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Cheney drops bid to unseat Enzi in Wyoming

Published: Tuesday, Jan. 7, 2014 5:30 a.m. CST
Caption
(AP file photo)
FILE - In this July 17, 2013 file photo, Liz Cheney speaks during a campaign appearance in Casper, Wyo. Published reports citing anonymous GOP insiders say Liz Cheney, the daughter of former U.S. Vice President Dick Cheney, plans to quit the Republican Wyoming Senate primary and abandon her effort to unseat incumbent Sen. Mike Enzi. Cheney moved her family from Virginia to Wyoming to run for the seat. Her effort to replace Enzi, a Senate veteran, angered and upset many Republicans and her campaign has faced a number of problems.

WASHINGTON – Liz Cheney’s sudden exit from her Wyoming Senate race brought a surprise end to a high-profile campaign that touched off a bitter fight within the Republican Party as well as a public spat with her lesbian sister over gay marriage.

The daughter of former Vice President Dick Cheney cited unspecified “serious health issues” in her family rather than her uphill race to unseat three-term GOP Sen. Mike Enzi in her announcement on Monday.

“My children and their futures were the motivation for our campaign and they will always be my overriding priority,” she said in a statement. One of Cheney’s daughters has Type 1 diabetes.

Cheney, who moved with her husband and five children from Virginia to Wyoming to run for the seat, offered voters a familiar name – her father served as the state’s congressman for 10 years – but faced solid opposition from mainstream Republicans who rallied around Enzi as he fought off her challenge from within the GOP.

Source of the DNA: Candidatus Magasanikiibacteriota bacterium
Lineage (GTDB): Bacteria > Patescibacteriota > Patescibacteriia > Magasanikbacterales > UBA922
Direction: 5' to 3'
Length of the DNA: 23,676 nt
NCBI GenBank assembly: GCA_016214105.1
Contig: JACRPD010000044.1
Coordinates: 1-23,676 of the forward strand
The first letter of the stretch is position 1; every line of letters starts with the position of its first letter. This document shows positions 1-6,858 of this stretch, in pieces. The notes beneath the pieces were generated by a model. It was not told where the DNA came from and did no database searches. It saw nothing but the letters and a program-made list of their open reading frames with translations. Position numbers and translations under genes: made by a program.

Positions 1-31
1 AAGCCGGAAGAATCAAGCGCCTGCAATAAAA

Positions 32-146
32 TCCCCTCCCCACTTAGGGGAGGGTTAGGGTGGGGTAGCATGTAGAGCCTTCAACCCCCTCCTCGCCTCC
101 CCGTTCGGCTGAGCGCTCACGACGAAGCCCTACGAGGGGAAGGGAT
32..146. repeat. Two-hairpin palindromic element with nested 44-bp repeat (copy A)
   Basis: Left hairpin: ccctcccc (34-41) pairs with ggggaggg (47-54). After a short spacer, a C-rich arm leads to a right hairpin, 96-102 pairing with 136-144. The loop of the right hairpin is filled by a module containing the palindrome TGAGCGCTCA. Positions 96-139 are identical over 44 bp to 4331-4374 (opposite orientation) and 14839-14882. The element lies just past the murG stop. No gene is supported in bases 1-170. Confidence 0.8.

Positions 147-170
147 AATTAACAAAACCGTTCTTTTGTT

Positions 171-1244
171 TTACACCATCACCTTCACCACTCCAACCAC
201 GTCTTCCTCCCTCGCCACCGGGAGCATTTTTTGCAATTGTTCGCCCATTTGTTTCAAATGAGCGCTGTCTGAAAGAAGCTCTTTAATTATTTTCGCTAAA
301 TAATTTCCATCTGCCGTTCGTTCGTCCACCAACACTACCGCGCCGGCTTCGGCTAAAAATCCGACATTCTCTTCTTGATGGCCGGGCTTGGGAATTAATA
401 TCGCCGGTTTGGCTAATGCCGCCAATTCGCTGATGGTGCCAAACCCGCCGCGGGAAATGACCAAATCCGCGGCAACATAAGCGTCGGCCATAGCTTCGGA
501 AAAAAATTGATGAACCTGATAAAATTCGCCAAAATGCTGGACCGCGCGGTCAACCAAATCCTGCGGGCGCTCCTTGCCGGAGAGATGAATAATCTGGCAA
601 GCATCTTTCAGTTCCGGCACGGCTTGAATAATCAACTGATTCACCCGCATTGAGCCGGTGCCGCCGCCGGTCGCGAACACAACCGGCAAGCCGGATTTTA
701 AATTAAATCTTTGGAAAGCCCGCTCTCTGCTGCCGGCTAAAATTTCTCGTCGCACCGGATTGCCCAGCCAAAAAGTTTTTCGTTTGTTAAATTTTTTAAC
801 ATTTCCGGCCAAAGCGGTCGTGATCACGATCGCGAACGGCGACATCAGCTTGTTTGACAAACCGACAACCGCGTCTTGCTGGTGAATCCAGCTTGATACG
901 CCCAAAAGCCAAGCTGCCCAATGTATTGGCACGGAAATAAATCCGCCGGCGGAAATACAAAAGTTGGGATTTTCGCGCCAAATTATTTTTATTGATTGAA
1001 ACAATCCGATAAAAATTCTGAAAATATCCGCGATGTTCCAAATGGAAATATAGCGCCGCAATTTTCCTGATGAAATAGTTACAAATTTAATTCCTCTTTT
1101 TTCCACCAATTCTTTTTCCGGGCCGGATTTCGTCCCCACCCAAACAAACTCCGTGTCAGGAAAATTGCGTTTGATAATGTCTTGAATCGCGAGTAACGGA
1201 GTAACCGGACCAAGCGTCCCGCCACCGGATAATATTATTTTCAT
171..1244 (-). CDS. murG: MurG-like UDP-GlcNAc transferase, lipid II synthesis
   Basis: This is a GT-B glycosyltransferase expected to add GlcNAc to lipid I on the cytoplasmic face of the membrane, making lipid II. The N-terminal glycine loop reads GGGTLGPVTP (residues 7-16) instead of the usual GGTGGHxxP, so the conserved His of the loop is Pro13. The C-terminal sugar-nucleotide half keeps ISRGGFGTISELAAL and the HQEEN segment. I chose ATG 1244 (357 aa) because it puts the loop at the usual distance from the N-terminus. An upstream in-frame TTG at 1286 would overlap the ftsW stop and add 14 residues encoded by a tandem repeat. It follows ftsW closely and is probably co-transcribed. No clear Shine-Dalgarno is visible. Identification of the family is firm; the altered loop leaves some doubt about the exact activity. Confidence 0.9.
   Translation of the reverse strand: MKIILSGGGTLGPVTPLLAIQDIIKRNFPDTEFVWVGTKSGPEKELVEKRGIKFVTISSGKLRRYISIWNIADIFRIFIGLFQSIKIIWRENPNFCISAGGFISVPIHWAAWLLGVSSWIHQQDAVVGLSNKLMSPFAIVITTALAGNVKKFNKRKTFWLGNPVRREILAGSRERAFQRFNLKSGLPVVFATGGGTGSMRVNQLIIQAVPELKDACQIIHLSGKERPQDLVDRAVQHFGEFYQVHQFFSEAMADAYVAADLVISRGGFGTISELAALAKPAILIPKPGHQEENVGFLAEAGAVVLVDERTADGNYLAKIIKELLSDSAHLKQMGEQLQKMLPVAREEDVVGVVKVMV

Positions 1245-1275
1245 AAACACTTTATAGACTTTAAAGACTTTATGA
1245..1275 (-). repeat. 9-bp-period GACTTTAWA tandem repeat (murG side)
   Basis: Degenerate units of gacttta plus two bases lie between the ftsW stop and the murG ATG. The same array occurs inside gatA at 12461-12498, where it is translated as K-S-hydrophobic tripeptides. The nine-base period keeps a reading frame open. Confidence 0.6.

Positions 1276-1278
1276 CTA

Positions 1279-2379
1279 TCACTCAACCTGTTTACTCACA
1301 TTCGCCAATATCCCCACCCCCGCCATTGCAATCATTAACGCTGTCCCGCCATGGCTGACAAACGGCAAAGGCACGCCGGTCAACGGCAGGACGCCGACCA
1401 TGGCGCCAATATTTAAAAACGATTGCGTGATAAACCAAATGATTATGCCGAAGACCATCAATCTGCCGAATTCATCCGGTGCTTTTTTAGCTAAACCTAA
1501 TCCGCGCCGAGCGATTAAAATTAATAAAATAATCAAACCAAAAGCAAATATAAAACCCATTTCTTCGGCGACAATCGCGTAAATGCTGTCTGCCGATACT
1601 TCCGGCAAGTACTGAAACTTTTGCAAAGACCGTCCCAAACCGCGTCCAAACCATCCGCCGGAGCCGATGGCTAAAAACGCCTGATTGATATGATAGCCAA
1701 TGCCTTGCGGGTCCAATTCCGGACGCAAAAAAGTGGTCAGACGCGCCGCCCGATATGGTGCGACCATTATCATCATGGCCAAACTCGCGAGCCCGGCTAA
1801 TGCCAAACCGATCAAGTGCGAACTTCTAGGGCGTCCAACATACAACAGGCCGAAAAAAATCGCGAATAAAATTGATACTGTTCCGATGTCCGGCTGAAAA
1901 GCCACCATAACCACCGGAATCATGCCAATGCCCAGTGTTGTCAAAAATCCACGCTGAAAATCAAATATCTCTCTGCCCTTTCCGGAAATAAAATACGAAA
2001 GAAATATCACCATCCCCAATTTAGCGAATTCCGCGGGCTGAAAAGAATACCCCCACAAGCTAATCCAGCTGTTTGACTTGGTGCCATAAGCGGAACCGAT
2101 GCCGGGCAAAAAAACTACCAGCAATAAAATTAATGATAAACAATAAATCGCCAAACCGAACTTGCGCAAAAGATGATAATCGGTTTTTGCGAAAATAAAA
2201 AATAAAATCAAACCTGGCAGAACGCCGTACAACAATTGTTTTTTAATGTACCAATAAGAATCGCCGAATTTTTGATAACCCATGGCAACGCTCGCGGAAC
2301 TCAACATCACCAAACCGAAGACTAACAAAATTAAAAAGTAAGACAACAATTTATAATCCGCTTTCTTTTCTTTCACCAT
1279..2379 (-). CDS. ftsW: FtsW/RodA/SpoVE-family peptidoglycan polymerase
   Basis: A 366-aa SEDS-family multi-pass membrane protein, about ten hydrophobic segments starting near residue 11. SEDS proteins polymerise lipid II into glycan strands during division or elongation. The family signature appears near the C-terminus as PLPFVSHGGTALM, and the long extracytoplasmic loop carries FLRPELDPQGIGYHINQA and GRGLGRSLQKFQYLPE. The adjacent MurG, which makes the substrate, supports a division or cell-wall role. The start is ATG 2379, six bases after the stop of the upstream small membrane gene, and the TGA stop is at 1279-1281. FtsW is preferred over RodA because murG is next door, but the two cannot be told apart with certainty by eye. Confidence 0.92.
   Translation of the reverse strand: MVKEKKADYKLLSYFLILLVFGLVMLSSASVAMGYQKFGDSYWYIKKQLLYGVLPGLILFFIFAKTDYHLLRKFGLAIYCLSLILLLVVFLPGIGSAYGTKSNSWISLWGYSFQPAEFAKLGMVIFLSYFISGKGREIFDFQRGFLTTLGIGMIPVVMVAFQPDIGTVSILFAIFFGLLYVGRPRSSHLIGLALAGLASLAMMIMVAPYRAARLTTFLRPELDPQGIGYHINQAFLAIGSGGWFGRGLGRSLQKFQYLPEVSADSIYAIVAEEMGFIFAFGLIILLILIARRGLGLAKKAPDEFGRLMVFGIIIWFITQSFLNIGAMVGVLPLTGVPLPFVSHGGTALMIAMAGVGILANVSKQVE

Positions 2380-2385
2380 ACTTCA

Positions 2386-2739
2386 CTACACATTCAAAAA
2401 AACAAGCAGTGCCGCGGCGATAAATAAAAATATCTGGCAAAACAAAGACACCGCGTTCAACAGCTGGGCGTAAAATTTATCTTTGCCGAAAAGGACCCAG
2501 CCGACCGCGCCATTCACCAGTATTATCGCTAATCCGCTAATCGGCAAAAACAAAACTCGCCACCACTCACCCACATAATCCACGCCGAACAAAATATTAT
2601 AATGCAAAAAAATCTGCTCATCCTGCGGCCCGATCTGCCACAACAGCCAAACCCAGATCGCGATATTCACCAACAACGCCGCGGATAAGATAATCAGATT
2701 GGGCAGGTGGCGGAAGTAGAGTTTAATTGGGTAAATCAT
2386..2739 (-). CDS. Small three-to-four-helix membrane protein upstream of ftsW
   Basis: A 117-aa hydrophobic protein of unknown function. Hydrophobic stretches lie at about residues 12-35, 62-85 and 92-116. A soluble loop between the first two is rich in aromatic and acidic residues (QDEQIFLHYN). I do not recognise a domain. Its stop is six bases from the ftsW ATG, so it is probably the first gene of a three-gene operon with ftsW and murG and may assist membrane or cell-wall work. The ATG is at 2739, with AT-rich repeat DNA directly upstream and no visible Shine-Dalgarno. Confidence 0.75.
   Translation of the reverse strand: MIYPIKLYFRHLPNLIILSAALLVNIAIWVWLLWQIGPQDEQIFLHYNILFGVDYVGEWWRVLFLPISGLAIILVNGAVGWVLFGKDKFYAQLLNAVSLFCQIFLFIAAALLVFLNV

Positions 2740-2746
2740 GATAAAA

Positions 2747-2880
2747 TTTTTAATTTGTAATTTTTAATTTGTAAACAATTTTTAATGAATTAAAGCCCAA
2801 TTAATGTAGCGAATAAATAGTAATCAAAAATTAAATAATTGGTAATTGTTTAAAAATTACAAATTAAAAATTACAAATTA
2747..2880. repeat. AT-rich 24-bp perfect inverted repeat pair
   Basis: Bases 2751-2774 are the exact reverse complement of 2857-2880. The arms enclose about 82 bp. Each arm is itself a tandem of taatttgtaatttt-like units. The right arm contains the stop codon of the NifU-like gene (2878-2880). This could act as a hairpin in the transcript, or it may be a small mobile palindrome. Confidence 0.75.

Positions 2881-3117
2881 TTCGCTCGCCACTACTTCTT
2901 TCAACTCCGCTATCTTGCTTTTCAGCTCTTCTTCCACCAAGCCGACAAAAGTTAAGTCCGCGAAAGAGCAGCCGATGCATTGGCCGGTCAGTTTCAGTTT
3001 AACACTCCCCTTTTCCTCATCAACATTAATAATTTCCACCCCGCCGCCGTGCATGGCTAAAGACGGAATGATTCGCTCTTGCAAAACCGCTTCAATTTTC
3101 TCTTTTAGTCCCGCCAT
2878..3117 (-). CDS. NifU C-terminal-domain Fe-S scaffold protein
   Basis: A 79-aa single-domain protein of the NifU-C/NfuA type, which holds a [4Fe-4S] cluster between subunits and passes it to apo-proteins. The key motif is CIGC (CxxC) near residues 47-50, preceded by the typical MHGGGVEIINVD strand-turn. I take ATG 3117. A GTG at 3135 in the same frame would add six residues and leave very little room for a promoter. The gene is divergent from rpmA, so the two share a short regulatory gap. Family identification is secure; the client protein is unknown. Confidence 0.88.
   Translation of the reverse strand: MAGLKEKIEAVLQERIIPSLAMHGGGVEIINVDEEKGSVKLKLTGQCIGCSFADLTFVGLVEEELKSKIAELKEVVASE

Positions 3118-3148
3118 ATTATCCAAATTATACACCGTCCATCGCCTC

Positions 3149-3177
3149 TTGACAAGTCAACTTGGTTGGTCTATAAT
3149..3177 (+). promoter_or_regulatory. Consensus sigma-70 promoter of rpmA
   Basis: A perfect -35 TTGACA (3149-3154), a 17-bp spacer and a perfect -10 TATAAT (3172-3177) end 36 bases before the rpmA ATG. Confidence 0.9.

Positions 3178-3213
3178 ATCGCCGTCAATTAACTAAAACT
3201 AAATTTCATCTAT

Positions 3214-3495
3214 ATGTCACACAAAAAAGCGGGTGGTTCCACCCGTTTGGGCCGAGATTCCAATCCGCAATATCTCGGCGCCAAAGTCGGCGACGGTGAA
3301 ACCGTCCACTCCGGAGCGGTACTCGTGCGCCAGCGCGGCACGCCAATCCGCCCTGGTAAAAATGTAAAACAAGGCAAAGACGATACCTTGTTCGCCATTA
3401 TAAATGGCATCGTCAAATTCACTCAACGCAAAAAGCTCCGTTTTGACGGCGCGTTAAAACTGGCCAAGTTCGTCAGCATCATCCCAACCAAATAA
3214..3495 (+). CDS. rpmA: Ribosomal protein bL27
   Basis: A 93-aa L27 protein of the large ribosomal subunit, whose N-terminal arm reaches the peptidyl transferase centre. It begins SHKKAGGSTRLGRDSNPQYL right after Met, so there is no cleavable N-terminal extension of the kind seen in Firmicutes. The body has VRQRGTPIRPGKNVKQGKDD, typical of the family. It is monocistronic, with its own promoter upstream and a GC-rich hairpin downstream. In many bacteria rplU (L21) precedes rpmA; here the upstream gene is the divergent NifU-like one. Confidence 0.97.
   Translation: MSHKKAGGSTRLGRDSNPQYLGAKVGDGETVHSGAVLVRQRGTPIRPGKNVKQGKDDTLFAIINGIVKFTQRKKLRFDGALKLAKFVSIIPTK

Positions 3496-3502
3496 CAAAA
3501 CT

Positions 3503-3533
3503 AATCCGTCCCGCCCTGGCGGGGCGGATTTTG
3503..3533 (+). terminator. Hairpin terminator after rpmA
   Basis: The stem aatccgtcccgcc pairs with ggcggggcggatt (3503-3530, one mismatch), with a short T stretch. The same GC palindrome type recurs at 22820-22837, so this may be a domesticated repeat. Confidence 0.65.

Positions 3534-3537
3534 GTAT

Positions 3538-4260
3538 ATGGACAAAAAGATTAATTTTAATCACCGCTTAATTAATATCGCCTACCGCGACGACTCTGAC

The 47-year-old Cheney – a former State Department official, founder of a Washington nonprofit organization and onetime Fox News contributor – cast herself as an outsider and the 69-year-old Enzi as a lawmaker co-opted by his years in Washington.

Her campaign, however, failed to attract the backing of the major outside conservative groups such as the Senate Conservatives Fund and Club for Growth that have endorsed challengers from the right in some other Republican primaries.

So a clash between tea party activists and establishment Republicans never materialized against the conservative and popular Enzi. He had served as Gillette, Wyo., mayor for seven years and a state legislator for 10 before his election to the U.S. Senate, and he cruised to re-election with 76 percent of the vote in 2008.

The National Republican Senatorial Committee and Wyoming’s other senator, John Barrasso, had loudly proclaimed their support for Enzi, and GOP senators from other states also stood behind their colleague. Although Cheney’s fundraising has been robust, polls showed her trailing by double digits.

In November, Cheney said she opposed gay marriage, sparking a public feud with her sister, Mary, who is a lesbian and married to a longtime companion, Heather Poe.

Mary Cheney wrote on Facebook: “’Liz – this isn’t just an issue on which we disagree, you’re just wrong – and on the wrong side of history.”

Poe went farther. She wrote that Liz Cheney had always supported the lesbian couple and their two children, and “to have her say she doesn’t support our right to marry is offensive.”

The high-profile dispute led Dick Cheney and his wife, Lynne, to weigh in, saying their daughters loved each other, but “Liz has always believed in the traditional definition of marriage.”

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